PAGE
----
In a late devotional bronze, “Lamentation over the Dead Christ,” Donatello deploys a mix of roughs and smooths in a tableau of linked figures weeping, tearing their hair out, gesturing histrionically. The face of Mary, as she holds the limp body of her son, is heavily lined, indicating her grief as the death of her son ages her beyond the beatific image we see, for example, in Michelangelo’s “Pietà.” Here a kind of ill wind agitates locks of hair and the folds of the garments; we can imagine a director composing this on stage. As the catalog suggests, the voids between the figures may have been left for a “glass, cloth or stone” (cat. p. 220) backdrop, perhaps a translucent red, to make an alchemical association between bronze and blood, and indicate the sacrificial aspect of the story.
As further evidence of his interest in transforming and transformative forms, Donatello also sculpted a “Crucifixion with a Christ” figure that could be taken down and removed from the cross. The figure of Christ itself had movable arms so that it could be carried and displayed, arms at its sides, in a very human manner. As Timothy Verdon, in his catalog essay “Devotion and Emotion” argues, Donatello “from the beginning of his career to its end exploited stylistic naturalism in religious subjects to communicate pathos.” (cat. p. 50).
To serve this ideal, Donatello pushed the limits of materials and media, perhaps nowhere more than in the rilievo stiacciato (or schiacciato) marble relief technique that is his own invention (cat. p. 15) as gossamer. These subtle, delicately carved shallow reliefs seem derived from the artist’s work in jewelry, like cameos scaled up to the size of paintings. In works such as “Ascension with Christ Giving the Keys to St Peter,” the sublime “Pazzi Madonna,” and the ethereal “Madonna of the Clouds,” Donatello finds a kind of gossamer ephemerality in the solidity of marble, often barely carving and incising the stone, as if asking not, “How much can we do to make art and elicit emotion?” but “How little can we do to achieve the aims of our art?” In the “Ascension,” the wind blows, the apostles process (in the twin senses of proceeding and of making sense of this sacred transferal of authority), and even the angels can only watch in awe and wonder. In the “Pazzi Madonna,” Donatello introduces perspective, a “science of vision” developed by his friend Brunelleschi. Now we see the Madonna and Child through a carved window, forehead to forehead in a tender, thoroughly human moment, one we might imagine seeing by accident, in passing, receiving grace in a glance. Lastly, the “Madonna of the Clouds” is a mystery of the artist’s own making, a metaphor outside the traditional temporality of the scene. Once again, Donatello wrests the lightness of wind and clouds from barely carved marble as the angels fly in and out of the scene.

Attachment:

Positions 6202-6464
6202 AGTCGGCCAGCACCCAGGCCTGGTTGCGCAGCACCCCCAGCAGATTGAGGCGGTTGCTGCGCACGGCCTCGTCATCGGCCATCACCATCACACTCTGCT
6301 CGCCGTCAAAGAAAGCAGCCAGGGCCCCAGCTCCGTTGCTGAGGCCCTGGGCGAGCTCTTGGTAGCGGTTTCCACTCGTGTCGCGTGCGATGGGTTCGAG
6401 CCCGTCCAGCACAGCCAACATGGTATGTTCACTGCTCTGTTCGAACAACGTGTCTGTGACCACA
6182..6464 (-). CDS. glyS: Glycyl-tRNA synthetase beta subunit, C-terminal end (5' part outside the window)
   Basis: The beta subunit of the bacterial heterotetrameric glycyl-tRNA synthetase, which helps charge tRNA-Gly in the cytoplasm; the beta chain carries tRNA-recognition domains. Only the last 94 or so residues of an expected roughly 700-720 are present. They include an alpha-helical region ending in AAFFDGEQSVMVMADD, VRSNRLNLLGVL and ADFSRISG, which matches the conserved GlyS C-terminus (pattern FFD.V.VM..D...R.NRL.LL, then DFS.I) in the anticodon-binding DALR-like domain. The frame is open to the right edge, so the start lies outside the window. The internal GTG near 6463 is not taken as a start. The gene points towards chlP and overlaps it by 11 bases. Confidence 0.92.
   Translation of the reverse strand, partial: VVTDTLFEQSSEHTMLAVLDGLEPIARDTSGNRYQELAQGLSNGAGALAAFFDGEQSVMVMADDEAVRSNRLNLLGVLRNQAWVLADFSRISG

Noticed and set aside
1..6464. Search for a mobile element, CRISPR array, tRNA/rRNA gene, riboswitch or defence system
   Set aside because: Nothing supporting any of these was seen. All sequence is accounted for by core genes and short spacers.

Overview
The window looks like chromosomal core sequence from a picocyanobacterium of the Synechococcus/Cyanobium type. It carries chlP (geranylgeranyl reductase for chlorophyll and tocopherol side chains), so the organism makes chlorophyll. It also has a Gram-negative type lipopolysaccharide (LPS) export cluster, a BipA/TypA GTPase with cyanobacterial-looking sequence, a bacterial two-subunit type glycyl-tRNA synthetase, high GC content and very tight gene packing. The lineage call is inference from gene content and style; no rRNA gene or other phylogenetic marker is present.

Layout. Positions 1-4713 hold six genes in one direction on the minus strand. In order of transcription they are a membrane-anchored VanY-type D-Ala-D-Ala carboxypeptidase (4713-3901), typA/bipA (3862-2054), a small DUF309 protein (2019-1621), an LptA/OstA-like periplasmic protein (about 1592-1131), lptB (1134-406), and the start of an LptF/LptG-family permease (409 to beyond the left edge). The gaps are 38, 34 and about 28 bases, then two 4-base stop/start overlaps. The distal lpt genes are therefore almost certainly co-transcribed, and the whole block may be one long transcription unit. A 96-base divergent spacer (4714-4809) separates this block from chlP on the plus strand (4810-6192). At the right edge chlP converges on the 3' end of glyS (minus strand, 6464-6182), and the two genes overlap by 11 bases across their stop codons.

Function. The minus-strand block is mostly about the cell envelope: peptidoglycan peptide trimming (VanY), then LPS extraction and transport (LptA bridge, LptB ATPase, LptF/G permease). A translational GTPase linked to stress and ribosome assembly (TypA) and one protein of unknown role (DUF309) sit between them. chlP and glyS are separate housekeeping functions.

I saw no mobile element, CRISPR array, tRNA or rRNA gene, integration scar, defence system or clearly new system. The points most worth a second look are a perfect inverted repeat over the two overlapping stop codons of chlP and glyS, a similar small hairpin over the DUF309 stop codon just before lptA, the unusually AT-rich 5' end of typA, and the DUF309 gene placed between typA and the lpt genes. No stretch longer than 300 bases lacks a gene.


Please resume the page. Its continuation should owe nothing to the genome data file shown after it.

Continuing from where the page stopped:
The angels in the scenes recall Donatello’s spiritelli, angels making music to celebrate the savior and the revelations of Christianity, and the exhibition notes that Donatello practically invented the trope, drawing it from classical faun forms and Cupids. As examples, consider the “Spiritello with Tambourine,” expressing holy joy, alongside the erotically charged, earthy, enigmatic “Attis-Amorino.” Despite their differences, the symmetry of the poses shows the artist’s mind at work, making the distant past serve present ends.